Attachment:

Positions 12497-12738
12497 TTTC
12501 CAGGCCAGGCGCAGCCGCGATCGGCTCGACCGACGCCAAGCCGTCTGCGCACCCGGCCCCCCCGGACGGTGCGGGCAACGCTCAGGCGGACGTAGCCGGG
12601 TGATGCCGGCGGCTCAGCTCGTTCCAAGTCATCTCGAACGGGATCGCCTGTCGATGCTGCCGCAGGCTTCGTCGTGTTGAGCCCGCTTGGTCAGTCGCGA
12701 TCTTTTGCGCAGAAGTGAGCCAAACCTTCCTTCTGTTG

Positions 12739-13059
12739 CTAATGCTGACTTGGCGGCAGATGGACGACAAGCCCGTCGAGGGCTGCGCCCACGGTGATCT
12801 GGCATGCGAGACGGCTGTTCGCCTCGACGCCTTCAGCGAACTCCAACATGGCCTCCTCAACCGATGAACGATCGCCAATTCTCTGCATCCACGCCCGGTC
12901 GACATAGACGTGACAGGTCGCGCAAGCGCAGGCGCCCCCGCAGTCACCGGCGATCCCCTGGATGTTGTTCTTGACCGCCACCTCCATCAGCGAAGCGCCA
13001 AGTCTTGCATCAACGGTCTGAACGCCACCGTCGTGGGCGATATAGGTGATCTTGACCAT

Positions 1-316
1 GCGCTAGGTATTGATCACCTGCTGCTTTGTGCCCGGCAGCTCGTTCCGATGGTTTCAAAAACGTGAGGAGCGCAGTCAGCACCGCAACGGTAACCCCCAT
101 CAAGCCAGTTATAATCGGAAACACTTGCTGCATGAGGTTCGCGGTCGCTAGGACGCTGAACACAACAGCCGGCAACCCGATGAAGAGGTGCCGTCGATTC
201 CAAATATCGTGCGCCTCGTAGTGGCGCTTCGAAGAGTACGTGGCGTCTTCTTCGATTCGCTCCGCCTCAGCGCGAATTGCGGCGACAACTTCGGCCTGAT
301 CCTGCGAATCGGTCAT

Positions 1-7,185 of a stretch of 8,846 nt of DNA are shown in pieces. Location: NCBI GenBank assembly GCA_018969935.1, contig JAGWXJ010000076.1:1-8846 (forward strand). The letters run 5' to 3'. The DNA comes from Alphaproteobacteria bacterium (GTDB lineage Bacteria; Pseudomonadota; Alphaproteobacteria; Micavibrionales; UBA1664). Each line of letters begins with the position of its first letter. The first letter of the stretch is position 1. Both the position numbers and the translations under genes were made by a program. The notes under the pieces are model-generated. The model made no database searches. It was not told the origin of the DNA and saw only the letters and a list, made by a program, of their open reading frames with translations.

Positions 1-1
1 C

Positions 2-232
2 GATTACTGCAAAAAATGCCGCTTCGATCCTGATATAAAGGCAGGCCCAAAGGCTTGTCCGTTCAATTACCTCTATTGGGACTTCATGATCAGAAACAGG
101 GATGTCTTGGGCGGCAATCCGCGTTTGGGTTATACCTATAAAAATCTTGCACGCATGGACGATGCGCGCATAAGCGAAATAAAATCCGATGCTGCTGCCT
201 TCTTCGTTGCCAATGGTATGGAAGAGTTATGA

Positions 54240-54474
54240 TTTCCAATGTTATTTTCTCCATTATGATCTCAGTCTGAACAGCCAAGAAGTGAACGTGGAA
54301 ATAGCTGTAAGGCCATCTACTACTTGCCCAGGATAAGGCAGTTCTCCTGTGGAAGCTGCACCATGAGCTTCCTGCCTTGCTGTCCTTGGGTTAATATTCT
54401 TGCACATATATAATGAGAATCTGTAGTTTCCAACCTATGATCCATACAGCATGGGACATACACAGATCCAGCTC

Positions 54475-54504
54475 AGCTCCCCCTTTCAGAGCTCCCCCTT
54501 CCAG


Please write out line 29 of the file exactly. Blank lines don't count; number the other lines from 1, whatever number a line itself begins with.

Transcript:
54501 CCAG